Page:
4. It was inter alia alleged by the respondent in the said application under Section 20 of the Arbitration Act that pursuant to the order of the appellant, the respondent had been supplying crushed common salt. But, suddenly, the appellant by its telegram dated February 22, 1982 instructed the respondent to stop despatch of crushed common salt until further order. Thereafter, in spite of repeated requests made by the respondent, the appellant did not allow the respondent to supply the balance quantity of salt and, ultimately, the appellant by its letter dated September 16, 1982 cancelled the contract unilaterally and thereby committed breach thereof. The respondent, by an Advocate's letter dated November 10, 1982, called upon the appellant to make payment of the sum of Rs. 7,71,212.50 alleged to be the amount of loss suffered by it together with interest thereon at the rate of 18% per annum and also demanded from the appellant the refund of security deposit being the sum of Rs. 25,000/-.

5. The application was opposed by the appellant by an affidavit-in-opposition. In the affidavit-in-opposition, besides dealing with the allegations of the respondent as made in the application under Section 20 of the Arbitration Act, it was alleged that in reply to the Advocate's letter of the respondent dated December 2, 1982, the appellant by its letter dated January 15, 1983 sent by registered post informed the respondent as also its Advocate of the appointment of an arbitrator by the Managing Director of the appellant in terms of Clause 10 of the said agreement dated April 7, 1981. The said letter was duly received by the appellant on January 22, 1983. Further, it was alleged in the affidavit-in-opposition that the appellant by its letter dated February 14, 1983 informed the respondent's Advocate of the appointment of a new arbitrator in place of the previously appointed arbitrator. The said letter was also duly received by the respondent's Advocate.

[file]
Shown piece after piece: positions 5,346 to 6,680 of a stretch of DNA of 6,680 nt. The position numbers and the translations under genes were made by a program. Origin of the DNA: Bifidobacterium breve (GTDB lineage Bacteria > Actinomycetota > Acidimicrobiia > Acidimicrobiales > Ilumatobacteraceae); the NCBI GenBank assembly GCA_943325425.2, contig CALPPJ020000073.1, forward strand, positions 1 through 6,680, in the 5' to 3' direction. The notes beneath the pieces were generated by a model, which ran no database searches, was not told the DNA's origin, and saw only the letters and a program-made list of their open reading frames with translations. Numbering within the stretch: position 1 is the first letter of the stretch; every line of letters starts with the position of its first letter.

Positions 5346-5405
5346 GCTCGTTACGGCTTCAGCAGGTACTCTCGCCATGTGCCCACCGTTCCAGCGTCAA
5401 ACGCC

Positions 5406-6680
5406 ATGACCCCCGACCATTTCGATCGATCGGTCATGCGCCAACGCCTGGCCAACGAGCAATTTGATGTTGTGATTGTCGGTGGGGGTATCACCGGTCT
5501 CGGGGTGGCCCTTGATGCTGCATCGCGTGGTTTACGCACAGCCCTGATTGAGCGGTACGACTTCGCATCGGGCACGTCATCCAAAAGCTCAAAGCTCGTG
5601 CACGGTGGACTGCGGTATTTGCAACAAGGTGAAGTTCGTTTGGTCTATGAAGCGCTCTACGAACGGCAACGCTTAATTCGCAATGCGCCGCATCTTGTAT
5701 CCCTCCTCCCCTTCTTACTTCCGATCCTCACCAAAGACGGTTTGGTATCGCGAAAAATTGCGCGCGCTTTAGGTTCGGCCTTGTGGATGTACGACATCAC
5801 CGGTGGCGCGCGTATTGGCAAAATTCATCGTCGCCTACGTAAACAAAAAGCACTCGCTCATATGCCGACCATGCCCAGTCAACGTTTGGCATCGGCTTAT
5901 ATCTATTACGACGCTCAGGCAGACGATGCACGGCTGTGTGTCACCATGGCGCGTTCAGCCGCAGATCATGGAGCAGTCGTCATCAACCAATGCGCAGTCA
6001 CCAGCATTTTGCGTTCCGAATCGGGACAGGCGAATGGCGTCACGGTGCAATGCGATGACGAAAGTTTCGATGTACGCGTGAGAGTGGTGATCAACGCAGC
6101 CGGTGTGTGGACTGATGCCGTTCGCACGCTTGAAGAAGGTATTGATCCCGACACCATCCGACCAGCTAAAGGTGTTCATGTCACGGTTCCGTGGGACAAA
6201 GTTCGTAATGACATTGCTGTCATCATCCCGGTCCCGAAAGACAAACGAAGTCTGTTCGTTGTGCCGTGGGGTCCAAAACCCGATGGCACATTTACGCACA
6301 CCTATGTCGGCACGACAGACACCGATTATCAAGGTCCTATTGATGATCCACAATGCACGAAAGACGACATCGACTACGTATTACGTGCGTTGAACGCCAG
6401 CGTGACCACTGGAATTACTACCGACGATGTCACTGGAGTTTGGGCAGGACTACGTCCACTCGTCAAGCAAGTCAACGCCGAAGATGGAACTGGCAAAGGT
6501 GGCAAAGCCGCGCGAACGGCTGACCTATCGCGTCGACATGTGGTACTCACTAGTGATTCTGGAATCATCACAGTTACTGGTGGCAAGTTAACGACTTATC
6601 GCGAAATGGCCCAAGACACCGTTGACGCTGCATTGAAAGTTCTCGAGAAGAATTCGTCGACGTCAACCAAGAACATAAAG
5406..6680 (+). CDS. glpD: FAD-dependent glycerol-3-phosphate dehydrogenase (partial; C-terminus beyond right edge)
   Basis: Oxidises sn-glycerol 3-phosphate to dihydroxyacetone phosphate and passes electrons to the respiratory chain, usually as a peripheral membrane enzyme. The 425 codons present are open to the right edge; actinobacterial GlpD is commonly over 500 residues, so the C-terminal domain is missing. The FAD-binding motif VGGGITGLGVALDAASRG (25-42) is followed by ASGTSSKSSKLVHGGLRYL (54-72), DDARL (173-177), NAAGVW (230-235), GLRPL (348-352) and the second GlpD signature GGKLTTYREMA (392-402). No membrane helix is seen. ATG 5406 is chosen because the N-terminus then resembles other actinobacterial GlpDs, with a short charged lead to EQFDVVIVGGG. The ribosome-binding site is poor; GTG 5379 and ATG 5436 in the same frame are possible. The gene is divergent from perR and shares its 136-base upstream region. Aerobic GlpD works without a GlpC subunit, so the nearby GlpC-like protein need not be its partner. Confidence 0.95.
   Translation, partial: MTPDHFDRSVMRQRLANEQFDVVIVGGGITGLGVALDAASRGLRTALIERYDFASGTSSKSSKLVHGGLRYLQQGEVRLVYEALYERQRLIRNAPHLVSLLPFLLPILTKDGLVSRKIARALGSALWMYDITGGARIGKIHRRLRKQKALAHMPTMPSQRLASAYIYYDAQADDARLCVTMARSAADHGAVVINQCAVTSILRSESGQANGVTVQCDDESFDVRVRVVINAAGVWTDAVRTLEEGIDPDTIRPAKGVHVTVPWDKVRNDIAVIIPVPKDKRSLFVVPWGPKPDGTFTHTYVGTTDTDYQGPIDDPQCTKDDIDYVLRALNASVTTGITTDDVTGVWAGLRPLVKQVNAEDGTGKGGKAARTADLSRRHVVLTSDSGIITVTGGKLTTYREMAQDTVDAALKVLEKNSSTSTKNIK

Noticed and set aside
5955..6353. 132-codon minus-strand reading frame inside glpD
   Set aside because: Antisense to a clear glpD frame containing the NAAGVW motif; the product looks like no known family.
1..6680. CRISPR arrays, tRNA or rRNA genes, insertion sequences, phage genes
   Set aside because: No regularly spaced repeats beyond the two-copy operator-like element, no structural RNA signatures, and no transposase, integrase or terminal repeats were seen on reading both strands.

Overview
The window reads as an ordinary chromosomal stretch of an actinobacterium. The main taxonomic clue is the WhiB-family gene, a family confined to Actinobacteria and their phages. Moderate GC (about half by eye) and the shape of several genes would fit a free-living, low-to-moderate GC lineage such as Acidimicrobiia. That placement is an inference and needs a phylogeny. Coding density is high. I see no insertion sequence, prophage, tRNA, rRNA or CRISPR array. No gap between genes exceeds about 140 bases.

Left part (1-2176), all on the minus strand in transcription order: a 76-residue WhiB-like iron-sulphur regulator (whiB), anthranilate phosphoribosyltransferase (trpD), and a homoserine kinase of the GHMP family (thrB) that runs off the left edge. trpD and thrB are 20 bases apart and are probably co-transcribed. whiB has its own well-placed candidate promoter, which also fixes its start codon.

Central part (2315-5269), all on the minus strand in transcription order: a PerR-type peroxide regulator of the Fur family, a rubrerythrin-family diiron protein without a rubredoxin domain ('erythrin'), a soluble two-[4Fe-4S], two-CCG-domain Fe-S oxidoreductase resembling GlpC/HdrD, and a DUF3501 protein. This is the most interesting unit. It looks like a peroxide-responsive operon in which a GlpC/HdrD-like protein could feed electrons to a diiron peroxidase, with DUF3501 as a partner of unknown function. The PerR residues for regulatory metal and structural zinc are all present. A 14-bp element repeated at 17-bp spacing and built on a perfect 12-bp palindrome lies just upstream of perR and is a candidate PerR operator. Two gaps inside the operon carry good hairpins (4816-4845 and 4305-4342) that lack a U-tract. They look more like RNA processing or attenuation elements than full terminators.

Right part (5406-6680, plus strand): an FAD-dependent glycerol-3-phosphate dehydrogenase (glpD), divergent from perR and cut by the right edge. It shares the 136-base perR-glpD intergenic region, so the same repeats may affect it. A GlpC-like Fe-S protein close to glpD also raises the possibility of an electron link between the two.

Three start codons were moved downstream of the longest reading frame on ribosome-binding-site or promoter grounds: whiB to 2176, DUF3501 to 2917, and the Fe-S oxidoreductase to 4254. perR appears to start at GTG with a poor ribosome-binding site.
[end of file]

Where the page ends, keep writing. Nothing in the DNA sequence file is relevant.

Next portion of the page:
6. It was inter alia, contended by the appellant that as an arbitrator was appointed by the Managing Director of the appellant pursuant to the disputes raised by the respondent in the said Advocate's letter and the fact of such appointment of an arbitrator having been communicated to the respondent and its Advocate on January 22, 1983, that is, before the filing of the application under Section 20 of the Arbitration Act on January 27, 1983, the application was not maintainable.

7. On the other hand, in the affidavit-in-reply filed by the respondent, it was submitted, inter alia, that as the arbitration agreement does not provide for the supply of vacancy, the appointment of a second arbitrator in place of the first one, was not tenable in law.

8. The learned Judge took the view that the second appointment of the arbitrator was bad because the Managing Director had no authority to make the appointment of an arbitrator for the second time and also because the matter was sub judice when such appointment was made. In the view of the matter, the learned Judge by the impugned judgment and order allowed the application and, as stated already, appointed a member of the Bar, the arbitrator for adjudication of the disputes between the parties, superseding the appointment of the arbitrator already made by the appellant under the terms of the agreement.

9. As elaborate submissions have been made on the merits of the case by the learned Counsel of both parties, we treat the appeal as on day's list for, in our opinion, the disposal of the application will virtually mean the disposal of the appeal.